“It was just so backward, ” said Scramstad.
The judge didn’t make his decision for acquittal based on the officers’ notion of consent. It came down to credibility before he could consider consent.
Despite that, the fact that their story was more believable than the woman’s shows that there is some patriarchy in the system, said Scramstad.
“It was riding on this sense of masculine entitlement that was rampant in this case,” she said.
Outside the case, the fact that “mistaken but honest belief in consent” is legally tolerated demonstrates patriarchy, said Hrenchuk.
“If someone took my car and that was their defence, I don’t think that would stand up in court,” she said.
“The notion of consent needs to be legally revisited.”
Besides the consent issue, another example of the trial’s unfairness to women was the fact that the power dynamic between two RCMP officers versus one woman was barely addressed by the court.
“For one thing, they need to acknowledge that (the power dynamic) exists,” said Hrenchuk.
The implied fairness of the court should be called into question, said Scramstad.
“These are people who work together and they are all part of the same system,” she said.
“The people in the court system work with the cops and they have a vested interest in maintaining a happy relationship,” she said.
The fact that no date rape or trauma expert was brought in to offer some insight into the woman’s experience is an example of how little effort went into believing the alleged victim, she said.
“One tends to believe one’s colleagues; one tends to believe the best of one’s colleagues,” said Hrenchuk.
The eeriest segment of the trial was during the woman’s testimony.
Half a dozen RCMP officers were in the courtroom only for the women’s cross-examination. That’s when the defence lawyers put the heat on and asked about her flirty behaviour the night of the incident.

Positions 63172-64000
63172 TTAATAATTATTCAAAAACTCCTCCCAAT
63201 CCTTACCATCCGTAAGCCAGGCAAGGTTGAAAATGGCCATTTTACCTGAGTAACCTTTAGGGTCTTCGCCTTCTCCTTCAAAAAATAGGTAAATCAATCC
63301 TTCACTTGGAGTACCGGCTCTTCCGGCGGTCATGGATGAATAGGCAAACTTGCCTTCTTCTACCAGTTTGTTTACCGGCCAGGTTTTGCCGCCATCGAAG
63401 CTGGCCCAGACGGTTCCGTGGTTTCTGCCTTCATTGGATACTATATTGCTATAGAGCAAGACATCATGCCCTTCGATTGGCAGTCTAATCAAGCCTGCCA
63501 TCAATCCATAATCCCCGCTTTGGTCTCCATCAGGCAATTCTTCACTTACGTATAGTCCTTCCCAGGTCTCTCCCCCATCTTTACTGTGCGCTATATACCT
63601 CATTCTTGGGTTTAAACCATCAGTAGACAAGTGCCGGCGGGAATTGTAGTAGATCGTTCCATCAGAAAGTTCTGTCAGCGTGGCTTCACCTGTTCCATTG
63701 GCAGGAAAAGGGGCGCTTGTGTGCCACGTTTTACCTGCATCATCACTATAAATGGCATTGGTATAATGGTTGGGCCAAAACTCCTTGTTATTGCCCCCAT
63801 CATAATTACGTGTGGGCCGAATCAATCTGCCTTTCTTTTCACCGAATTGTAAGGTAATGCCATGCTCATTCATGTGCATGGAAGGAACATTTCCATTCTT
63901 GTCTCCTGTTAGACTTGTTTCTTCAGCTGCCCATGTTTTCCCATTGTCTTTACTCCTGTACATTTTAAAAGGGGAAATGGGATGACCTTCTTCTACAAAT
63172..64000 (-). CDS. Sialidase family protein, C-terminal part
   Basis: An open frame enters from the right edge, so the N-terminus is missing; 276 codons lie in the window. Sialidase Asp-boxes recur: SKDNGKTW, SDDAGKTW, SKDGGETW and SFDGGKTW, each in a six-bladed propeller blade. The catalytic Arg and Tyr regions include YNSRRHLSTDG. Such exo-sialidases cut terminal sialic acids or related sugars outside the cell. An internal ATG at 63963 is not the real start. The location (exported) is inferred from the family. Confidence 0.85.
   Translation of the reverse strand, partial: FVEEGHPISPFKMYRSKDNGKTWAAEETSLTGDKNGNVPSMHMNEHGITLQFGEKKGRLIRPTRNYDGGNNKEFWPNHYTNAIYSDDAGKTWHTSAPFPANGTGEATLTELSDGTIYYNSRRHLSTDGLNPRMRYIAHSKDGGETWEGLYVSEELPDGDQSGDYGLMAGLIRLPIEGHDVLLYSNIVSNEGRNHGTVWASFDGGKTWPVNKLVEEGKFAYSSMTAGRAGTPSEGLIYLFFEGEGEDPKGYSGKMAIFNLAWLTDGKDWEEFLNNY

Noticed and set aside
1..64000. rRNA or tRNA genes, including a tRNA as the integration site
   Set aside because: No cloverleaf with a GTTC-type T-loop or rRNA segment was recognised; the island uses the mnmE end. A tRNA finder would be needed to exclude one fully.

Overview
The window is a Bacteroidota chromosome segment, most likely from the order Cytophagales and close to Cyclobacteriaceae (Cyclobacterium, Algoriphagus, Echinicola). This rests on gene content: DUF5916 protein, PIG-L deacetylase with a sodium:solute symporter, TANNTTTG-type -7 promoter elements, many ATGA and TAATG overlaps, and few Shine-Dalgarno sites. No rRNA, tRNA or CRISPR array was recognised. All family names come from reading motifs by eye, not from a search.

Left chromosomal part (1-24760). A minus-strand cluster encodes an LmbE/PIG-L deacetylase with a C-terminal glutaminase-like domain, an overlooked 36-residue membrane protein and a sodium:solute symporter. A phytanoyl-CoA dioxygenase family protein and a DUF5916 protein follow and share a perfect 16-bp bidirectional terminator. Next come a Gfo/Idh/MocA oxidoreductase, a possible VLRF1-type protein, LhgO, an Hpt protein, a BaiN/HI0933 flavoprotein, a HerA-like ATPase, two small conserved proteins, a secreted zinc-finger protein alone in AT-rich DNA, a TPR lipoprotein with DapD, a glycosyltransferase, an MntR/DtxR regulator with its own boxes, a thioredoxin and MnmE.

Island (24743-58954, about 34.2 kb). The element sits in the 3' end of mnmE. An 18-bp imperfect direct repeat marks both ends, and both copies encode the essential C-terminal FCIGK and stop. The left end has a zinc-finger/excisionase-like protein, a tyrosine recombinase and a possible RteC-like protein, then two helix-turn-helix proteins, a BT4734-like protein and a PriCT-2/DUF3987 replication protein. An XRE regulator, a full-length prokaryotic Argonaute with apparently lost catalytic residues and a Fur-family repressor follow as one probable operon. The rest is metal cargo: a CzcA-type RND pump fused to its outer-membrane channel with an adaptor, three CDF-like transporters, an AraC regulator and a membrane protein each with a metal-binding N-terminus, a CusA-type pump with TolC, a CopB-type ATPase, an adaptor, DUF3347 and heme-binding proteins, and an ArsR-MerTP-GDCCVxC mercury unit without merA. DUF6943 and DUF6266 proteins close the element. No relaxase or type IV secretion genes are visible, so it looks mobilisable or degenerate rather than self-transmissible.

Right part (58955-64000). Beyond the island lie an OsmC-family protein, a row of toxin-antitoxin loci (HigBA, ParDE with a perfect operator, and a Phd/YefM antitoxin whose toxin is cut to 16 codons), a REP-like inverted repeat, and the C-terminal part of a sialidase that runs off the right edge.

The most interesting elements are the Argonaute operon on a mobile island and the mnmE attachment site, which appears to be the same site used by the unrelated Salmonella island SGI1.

She spent most of that part of the trial looking the other way, towards the judge’s bench.
The fact that the power dynamic wasn’t addressed only exacerbated one of the central problems with reporting sexual assault – the revictimization of women at court time.
“Women, by many accounts, are revictimized by bringing forward these charges,” said Hrenchuk.
Women have their dignity stripped by not being believed, by having to recount every gruesome detail and by the effects on their family and community, she said.
But from another perspective, these are things that any alleged victim – male or female – have to go through when any serious crime is dealt with by a court.
The answers aren’t easy. Should defence lawyers be asked to refrain from being aggressive?
“If we could have a way that this could be done in dignity, then more women would come forward,” said Scramstad.
Should women take sexual assault cases to court?
No one can say if women should or shouldn’t take sexual assault cases to court, said Hrenchuk.
“There’s no shoulds – I cannot tell a woman what she should or should not do,” she said.
A woman must assess her own vulnerability and safety and if a woman does not feel safe coming forward with a charge then she shouldn’t, she said.
“It’s helpful when women come forward because we can compile cases,” she added.
“However, if it is not helpful for a woman in her personal life to go through what that young woman has gone through over the past year, then what does that say about the system?” she said.
Contact James Munson